Divorce is something that you will want to be well informed about before you start. Any time you are ending a marriage you need to know your options before you start. Your particular situation may be peaceful or acrimonious. You may have a sense that you will be able to work it all out, or you may think that you are not going to agree on anything.
Your particular divorce situation might be best described as contested, as in you do not agree on anything, or it might be described as uncontested, meaning that you think you have an agreement on everything. Either way, the divorce case gets filed the same way in Michigan, so you do not have to make a commitment one way or the other at the beginning. You may have no idea whether you and your spouse will work things out, and that is perfectly fine, because at the time that you file a divorce, you do not need to have an agreement on anything.
We’re going to look at contested and uncontested divorces to get a better understanding of what makes them different from each other. But before we do that we will begin by looking at the concept of a no-fault divorce and how it helps to make the overall experience easier.
What Is a No-Fault Divorce State?
One advantage that Michigan offers for those getting divorced is that Michigan is what is known as a no-fault divorce state. This is an advantage because it can make getting divorced easier. To understand why, let’s first explore what is meant by “a fault divorce.”
States that use the fault divorce system only allow divorces where one of the allowed faults is a factor. While each state has its own faults, they typically tend to be due to words that start with the letter “A,” things like adultery, abandonment, and abuse. This concept is similar to the way that getting a marriage annulled works: you must actually prove something to get the divorce under this system. In other words, if you cannot prove any of these things, adultery, abandonment, abuse, or such things, then the request for a divorce is denied and you must stay married to each other.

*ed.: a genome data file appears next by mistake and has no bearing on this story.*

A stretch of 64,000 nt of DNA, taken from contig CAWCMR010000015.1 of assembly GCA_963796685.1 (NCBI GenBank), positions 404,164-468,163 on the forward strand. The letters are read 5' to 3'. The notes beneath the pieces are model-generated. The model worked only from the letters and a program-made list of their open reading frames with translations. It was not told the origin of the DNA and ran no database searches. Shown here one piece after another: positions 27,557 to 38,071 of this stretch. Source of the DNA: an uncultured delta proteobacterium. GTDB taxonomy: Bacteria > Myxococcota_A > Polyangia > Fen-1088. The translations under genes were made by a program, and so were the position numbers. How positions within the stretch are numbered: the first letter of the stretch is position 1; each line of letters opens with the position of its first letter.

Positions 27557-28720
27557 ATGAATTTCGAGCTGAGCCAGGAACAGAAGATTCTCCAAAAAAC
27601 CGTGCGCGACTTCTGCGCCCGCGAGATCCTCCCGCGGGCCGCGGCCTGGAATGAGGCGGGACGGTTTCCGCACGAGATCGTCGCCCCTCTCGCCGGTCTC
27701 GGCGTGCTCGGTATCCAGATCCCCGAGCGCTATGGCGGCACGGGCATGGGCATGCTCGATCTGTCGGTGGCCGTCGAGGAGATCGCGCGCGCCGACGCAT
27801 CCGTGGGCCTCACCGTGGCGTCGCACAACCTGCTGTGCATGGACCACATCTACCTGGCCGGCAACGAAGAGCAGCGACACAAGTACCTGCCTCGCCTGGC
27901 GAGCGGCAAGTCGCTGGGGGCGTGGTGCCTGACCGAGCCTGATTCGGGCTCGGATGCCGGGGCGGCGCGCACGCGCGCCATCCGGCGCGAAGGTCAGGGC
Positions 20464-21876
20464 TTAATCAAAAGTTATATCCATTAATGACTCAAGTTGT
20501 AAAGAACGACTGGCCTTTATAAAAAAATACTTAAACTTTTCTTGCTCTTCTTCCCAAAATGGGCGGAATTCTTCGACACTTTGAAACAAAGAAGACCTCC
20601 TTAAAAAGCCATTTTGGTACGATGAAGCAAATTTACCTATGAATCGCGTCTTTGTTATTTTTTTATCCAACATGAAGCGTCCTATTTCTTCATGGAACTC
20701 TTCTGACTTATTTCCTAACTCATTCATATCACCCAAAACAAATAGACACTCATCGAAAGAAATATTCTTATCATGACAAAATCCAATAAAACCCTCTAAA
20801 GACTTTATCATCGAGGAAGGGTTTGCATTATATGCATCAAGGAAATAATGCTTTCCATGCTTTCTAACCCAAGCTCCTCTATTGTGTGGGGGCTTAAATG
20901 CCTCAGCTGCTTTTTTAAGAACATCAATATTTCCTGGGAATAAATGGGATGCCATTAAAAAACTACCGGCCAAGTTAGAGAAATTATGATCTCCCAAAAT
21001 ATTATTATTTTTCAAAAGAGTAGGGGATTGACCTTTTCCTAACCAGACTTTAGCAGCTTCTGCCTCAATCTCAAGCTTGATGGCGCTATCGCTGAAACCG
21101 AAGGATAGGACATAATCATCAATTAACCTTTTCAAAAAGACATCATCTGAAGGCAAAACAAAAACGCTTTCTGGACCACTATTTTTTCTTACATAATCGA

But a state that allows a no-fault divorce doesn’t require a reason to file for divorce. You can file a complaint for divorce in Michigan, and other no-fault states, and you do not have to state a reason for why you want the divorce. You are able to seek divorce due to what people think of as irreconcilable differences. You basically just have to state that the marriage has broken down and there is no way to save the marriage, in your opinion, and your spouse does not have to agree with this statement. This means that if you want a divorce you get one, and if your spouse says that they do not want the divorce, that will not stop you from getting divorced.
No-fault states make it much easier to get a divorce because you don’t need to prove that your spouse was at fault. You can just say that there are differences that you cannot get over as a couple, and you are not required to explain them. This means that Michigan, and other no-fault states, make it easier to get a divorce because the court will not require you to prove a reason for your divorce, a reason is assumed to be in place automatically. However, that doesn’t mean that the details of the divorce itself is uncontested. You might disagree about custody, or child support, parenting time, or spousal support, or property and debt division, and those issues are in dispute in your divorce case. Let’s turn there next.